Cord blood lead level in an urban inner-city hospital

S. Chawla, F. Elbakoush, G. Natarajan, M. Dwaihy, A. Berry, Y. Ravindranath, K. Bhambhani, S. B. Narayan

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1 Scopus citations


Lead levels were measured by inductively coupled plasma mass spectrometry (ICP-MS) in umbilical cord blood samples of 150 neonates in an urban inner-city hospital. The mean (SD) gestation and birth weight of our cohort were 38.8 (1.7) weeks and 3,217 (519) grams. There were 89 African-Americans, 53 males and 79 were born via vaginal delivery. Mean (SD) maternal age was 24.5 (5.8) years. History of drug abuse and smoking was reported in 8.7 and 10.7 respectively, with only 1 mother reporting a history of high lead level in childhood. Prenatal vitamin intake was reported in 99.3. Cord blood lead level was available in 144 patients, with lead level of <1μg/dL seen in 141 (97.9) and>1 in 3 (2.1) patients. No patient had cord blood lead level of >2μg/dL. High lead levels during childhood in high-risk urban population, however, suggest the need for intensive efforts for prevention of environmental exposure to lead in early childhood.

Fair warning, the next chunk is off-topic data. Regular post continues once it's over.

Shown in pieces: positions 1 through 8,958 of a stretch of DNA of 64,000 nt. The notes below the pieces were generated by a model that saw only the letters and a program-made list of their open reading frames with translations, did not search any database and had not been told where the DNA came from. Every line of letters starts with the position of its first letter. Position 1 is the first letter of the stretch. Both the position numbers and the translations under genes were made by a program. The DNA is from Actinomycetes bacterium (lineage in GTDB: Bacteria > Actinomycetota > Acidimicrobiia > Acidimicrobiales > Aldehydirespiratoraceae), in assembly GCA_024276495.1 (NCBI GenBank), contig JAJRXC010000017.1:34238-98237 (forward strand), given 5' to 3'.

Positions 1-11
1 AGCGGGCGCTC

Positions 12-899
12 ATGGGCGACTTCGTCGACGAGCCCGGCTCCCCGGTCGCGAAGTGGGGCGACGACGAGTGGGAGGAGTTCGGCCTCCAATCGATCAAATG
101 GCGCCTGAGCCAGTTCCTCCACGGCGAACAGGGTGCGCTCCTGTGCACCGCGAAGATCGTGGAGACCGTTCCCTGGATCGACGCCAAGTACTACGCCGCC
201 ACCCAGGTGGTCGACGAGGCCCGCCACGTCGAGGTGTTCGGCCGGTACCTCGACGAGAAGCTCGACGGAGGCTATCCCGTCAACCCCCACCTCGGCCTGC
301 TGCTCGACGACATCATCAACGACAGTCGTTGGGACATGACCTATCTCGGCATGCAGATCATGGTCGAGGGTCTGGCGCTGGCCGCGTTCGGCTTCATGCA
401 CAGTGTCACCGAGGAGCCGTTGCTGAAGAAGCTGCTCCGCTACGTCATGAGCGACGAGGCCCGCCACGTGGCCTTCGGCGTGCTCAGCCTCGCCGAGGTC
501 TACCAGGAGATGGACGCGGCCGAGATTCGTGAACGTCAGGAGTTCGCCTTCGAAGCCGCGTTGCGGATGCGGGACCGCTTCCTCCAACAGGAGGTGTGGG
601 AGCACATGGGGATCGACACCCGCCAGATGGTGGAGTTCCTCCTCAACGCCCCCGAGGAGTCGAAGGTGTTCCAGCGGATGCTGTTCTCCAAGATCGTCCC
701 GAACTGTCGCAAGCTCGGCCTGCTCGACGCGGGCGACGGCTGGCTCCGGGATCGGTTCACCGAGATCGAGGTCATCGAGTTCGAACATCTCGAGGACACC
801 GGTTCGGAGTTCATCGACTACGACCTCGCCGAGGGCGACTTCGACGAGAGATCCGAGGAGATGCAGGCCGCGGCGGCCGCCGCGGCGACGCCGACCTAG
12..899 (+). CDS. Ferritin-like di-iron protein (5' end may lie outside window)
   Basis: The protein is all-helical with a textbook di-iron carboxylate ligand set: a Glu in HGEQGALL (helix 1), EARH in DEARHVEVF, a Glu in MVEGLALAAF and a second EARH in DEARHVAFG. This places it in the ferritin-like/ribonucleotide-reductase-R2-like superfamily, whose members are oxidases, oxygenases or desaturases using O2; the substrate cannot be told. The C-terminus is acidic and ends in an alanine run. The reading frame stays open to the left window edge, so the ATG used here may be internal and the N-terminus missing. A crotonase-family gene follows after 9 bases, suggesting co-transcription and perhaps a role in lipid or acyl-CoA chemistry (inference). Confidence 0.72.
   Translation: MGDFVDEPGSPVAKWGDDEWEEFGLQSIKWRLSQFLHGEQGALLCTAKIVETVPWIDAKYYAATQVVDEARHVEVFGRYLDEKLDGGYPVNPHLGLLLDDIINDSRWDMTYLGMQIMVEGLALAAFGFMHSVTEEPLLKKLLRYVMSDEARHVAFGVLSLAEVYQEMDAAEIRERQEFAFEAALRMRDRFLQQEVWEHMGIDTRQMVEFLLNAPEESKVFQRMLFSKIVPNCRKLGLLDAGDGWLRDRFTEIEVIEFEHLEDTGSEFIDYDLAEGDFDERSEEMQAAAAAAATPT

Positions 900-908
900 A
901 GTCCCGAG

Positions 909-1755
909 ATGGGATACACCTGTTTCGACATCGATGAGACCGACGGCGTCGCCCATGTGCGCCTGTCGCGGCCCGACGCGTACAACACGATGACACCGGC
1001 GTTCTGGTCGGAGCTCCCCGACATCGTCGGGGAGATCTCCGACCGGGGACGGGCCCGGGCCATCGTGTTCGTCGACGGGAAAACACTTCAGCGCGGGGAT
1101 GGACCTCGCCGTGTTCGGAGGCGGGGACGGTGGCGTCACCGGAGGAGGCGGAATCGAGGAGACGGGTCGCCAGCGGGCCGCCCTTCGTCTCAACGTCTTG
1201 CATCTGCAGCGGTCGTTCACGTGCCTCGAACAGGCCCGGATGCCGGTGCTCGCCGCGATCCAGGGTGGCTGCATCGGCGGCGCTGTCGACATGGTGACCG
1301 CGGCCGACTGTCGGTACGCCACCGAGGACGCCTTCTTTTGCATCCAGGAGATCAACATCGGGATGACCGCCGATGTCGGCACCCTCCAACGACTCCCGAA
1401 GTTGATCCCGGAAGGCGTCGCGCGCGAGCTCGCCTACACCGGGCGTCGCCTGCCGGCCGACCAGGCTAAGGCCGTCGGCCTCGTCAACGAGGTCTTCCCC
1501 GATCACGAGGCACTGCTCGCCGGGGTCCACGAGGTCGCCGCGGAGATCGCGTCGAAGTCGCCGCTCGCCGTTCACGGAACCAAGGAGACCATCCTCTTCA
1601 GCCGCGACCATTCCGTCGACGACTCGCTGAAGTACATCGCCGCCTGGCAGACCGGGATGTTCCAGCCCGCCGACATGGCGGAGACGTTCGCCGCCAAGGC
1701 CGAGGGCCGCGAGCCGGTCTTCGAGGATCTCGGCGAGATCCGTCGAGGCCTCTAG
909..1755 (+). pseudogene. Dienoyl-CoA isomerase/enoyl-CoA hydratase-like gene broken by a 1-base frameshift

Original languageEnglish
Pages (from-to)291-293
Number of pages3
JournalJournal of Neonatal-Perinatal Medicine
Issue number3
StatePublished - Sep 16 2016


  • Detroit
  • Lead
  • cord blood


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